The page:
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Title: The optimisation of finite element meshes
Author: Kelly, Alan
Awarding Body: University of Glasgow
Current Institution: University of Glasgow
Date of Award: 2014
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Among the several numerical methods which are available for solving complex problems in many areas of engineering and science such as structural analysis, fluid flow and bio-mechanics, the Finite Element Method (FEM) is the most prominent. In the context of these methods, high quality meshes can be crucial to obtaining accurate results. Finite Element meshes are composed of elements and the quality of an element can be described as a numerical measure which estimates the effect that the size/shape of an element will have on the accuracy of an analysis. In this thesis, the strong link between mesh geometry and the accuracy and efficiency of a simulation is explored and it is shown that poor quality elements cause both interpolation errors and poor conditioning of the global stiffness matrix. Numerical optimisation is the process of maximising or minimising an objective func- tion, subject to constraints on the solution. When this is applied to a finite element mesh it is referred to as mesh optimisation, where the quality of the mesh is the objec- tive function and the constraints include, for example, the domain geometry, maximum element size, etc. A mesh optimisation strategy is developed with a particular focus on optimising the quality of the worst elements in a mesh. Using both two and three dimensional examples, the most efficient and effective combination of element quality measure and objective function is found. Many of the problems under consideration are characterised by very complex geometries. The nodes lying on the surfaces of such meshes are typically treated as unmovable by most mesh optimisation software. Techniques exist for moving such nodes as part of the mesh optimisation process, however, the resulting mesh geometry and area/volume is often not conserved. This means that the optimised mesh is no longer an accurate discretisation of the original domain. Therefore, a method is developed and demonstrated which optimises the positions of surface nodes while respecting the geometry and area/volume of a domain. At the heart of many of the problems being considered is the Arbitrary Lagrangian Eulerian (ALE) formulation where the need to ensure mesh quality in an evolving mesh is very important. In such a formulation, a method of determining the updated nodal positions is required. Such a method is developed using mesh optimisation techniques as part of the FE solution process and this is demonstrated using a two-dimensional, axisymmetric simulation of a micro-fluid droplet subject to external excitation. While better quality meshes were observed using this method, the time step collapsed resulting in simulations requiring significantly more time to complete. The extension of this method to incorporate adaptive re-meshing is also discussed.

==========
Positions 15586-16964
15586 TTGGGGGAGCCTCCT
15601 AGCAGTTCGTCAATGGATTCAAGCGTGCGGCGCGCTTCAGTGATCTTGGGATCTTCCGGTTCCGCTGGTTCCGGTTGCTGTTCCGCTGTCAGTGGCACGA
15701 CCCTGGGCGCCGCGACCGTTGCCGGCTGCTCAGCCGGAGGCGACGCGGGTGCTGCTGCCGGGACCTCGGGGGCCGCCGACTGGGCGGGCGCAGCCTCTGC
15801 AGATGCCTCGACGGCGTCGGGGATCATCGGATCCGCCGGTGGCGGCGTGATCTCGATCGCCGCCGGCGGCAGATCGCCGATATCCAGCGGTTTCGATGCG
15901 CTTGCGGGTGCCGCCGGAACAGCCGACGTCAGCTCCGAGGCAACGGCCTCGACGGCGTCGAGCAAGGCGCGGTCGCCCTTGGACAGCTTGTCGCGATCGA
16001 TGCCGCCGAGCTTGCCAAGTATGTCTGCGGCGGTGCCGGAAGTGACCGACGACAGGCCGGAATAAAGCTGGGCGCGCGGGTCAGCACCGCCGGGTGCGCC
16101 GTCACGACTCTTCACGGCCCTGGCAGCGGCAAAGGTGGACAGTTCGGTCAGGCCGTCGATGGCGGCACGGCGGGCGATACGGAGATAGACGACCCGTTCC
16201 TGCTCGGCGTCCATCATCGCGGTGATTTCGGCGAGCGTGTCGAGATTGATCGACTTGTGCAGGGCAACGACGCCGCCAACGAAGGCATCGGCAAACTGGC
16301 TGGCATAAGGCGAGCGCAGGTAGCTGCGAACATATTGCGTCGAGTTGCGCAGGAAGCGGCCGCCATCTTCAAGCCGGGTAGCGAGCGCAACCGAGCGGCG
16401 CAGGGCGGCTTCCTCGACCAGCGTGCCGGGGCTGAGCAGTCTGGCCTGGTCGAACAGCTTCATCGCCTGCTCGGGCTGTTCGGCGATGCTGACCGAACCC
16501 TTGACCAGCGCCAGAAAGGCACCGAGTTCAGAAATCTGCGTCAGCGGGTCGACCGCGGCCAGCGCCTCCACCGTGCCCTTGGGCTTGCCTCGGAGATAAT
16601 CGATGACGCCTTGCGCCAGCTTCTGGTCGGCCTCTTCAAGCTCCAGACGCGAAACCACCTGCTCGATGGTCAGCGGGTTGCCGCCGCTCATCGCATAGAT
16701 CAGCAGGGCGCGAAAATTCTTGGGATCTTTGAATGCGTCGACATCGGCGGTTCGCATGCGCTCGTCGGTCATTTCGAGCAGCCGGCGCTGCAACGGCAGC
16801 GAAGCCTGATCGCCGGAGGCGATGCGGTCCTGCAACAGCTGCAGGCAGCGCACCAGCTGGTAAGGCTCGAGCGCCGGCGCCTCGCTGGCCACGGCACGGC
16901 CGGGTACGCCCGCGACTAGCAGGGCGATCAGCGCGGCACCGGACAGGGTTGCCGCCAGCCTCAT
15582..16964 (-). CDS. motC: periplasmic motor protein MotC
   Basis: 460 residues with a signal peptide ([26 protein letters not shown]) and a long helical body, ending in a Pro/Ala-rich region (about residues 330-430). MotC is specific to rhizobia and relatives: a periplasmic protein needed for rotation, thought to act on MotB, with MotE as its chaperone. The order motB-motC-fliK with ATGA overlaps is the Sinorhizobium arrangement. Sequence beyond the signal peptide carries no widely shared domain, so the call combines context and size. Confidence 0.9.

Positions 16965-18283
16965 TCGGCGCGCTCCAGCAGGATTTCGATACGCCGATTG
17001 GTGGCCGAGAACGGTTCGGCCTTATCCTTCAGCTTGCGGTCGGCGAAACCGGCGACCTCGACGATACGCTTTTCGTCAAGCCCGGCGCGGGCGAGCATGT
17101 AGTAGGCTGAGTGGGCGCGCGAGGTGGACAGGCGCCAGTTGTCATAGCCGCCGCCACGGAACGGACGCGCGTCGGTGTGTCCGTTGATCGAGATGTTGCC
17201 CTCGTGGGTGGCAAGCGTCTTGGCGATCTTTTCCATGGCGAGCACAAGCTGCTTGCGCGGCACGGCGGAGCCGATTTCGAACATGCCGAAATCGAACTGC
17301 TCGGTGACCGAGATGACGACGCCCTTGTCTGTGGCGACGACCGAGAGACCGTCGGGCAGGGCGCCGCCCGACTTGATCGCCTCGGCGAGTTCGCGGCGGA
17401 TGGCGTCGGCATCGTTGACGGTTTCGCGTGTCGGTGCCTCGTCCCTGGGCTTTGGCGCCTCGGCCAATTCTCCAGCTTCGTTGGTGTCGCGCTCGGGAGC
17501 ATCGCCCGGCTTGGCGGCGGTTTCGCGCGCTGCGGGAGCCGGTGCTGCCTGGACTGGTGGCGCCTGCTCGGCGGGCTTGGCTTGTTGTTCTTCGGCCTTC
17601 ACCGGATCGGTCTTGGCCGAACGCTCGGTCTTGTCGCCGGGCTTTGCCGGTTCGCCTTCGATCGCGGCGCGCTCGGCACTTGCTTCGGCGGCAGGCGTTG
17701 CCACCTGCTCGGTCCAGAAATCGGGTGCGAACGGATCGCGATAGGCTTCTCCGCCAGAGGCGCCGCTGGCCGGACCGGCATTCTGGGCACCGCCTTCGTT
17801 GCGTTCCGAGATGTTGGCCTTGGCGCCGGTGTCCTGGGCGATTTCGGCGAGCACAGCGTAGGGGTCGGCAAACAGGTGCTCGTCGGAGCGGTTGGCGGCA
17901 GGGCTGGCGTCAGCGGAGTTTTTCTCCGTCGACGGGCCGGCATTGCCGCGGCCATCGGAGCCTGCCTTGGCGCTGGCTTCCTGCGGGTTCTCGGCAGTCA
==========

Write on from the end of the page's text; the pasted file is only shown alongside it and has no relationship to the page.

Supervisor: Not available Sponsor: Not available
Qualification Name: Thesis (Ph.D.) Qualification Level: Doctoral
EThOS ID:  DOI: Not available
Keywords: T Technology (General)